Carine Roitfeld announced today that she will leave her position as editor-in-chief of French Vogue. Nothing is wrong, she says; it's more of a Seinfeld situation: She's been there for a decade and wants to end on a high note. “It’s ten years that I’m editor of the magazine,” she told Cathy Horyn. “I think it’s time to do something different.” She said her departure had nothing to do with Condé Nast International chief executive Jonathan Newhouse. Horyn reports:
Ms. Roitfeld often did the styling for photo shoots. “I had so much freedom to do everything I wanted. I think I did a good job.” But she added, “When everything is good, maybe I think it’s the time to do something else.” She expects to complete issues through March. She said she was not sure what she would do after that. “I have no plan at all,” she said.
Newhouse said that under Roitfeld, French Vogue "received record levels of circulation and advertising and editorial success." He added that she will be "deeply missed" and noted, "Carine herself has become widely known as a beacon of style, fulfilling the role with charm and graciousness. She has become a giant in her profession." Condé Nast France president Xavier Romatet said in a blog post announcing Roitfeld's move on the magazine's website, "Of course, I regret Carine's decision, even if I understand it. One page turns and a new step begins for this solid and powerful brand that is sure of its values."
New York's spring 2008 fashion issue included a profile of Roitfeld, in which we learned this day was coming:
“My best quality is to be stylist. I never think about this career, this big job,” she says. “I never wanted to be what I am today, and I will not die in the position.” She still finds the idea of an office with a door where she’s expected every day (at least by telephone) somewhat troubling. All she ever wanted was to be surrounded by very attractive people and very expensive clothes. It’s always been “fashion, fashion, fashion”—so much so that she lists beauty and jewelry as evidence that the job as editor-in-chief has expanded her range of interests.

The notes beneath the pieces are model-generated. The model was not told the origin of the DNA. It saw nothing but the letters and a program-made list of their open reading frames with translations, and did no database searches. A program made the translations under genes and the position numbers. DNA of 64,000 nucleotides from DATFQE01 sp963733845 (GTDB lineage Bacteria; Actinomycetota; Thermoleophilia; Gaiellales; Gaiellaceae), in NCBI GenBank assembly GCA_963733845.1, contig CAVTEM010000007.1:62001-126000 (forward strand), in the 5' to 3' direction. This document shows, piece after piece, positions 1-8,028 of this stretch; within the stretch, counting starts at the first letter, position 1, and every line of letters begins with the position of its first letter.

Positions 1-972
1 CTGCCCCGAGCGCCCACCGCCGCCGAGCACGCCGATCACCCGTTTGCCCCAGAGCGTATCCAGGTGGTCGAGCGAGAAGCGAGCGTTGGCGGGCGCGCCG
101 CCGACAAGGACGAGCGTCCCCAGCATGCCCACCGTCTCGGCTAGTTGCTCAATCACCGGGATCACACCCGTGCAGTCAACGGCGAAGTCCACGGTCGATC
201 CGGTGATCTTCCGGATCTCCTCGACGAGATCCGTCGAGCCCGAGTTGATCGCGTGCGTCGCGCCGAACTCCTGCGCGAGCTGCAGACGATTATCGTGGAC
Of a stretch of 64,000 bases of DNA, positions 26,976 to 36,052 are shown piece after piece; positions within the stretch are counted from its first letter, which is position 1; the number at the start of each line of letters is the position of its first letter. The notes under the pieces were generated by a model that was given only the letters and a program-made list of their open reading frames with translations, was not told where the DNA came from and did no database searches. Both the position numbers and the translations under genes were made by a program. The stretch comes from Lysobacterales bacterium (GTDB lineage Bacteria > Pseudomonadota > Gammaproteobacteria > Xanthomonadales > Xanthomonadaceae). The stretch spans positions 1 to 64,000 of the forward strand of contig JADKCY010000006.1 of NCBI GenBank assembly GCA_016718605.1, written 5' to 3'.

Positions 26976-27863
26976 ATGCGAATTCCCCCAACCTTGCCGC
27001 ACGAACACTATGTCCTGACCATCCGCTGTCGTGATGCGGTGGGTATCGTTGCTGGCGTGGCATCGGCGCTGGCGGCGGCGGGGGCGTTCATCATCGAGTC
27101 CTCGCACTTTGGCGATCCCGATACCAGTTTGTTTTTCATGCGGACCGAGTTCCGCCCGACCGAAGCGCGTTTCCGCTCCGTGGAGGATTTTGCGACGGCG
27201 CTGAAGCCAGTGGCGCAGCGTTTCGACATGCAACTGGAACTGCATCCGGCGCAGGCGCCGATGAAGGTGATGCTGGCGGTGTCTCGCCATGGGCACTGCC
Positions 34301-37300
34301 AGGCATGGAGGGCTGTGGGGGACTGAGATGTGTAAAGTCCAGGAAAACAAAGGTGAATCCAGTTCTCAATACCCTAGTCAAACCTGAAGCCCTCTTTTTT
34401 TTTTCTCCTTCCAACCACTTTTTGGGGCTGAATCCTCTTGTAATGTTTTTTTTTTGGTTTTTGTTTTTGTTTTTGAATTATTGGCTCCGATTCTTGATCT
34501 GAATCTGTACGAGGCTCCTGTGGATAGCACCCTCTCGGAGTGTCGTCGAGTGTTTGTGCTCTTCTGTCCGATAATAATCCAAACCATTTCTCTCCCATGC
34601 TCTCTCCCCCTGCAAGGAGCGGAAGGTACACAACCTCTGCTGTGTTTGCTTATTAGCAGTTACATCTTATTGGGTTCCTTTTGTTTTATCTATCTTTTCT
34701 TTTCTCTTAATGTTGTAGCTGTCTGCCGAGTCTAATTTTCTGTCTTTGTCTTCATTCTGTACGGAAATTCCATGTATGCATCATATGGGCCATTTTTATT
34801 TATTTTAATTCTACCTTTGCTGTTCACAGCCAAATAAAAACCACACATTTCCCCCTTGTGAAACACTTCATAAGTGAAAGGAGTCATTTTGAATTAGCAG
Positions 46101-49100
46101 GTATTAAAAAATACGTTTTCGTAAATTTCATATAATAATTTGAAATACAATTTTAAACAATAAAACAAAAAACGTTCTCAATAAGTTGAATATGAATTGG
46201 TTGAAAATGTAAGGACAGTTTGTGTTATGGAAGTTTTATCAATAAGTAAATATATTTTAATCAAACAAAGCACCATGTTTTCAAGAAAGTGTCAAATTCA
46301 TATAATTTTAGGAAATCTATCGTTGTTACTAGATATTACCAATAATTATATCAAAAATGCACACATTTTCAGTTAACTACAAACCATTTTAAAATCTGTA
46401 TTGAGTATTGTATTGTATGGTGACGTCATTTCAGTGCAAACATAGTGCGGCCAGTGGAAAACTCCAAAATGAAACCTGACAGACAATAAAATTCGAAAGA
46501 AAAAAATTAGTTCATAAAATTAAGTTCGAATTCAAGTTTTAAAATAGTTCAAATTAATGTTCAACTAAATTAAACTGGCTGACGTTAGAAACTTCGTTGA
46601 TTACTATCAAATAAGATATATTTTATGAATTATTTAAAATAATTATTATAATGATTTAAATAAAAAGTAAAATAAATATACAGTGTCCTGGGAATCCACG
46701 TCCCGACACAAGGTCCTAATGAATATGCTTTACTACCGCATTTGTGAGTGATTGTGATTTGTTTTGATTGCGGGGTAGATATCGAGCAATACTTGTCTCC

And she doesn’t care much for the business aspect of fashion. In an industry where accessories count for the bulk of her advertisers’ revenue, she has this to say: “Right now I think that fashion in the world becomes a bit boring. There is so much money, and I feel a bit when you go to shows they want to sell so many handbags, and for me, well, I do not like handbags. I do not wear handbags. It is not a nice look, to carry a handbag.”
“I’m not a business girl,” Roitfeld says. “I will never be a business girl, but I will say, for Anna Wintour, that I respect successful people, I like things that are success. But this is really American.”
Roitfeld will stay on through the end of January, and her replacement will be announced in the coming weeks. The head — it spins!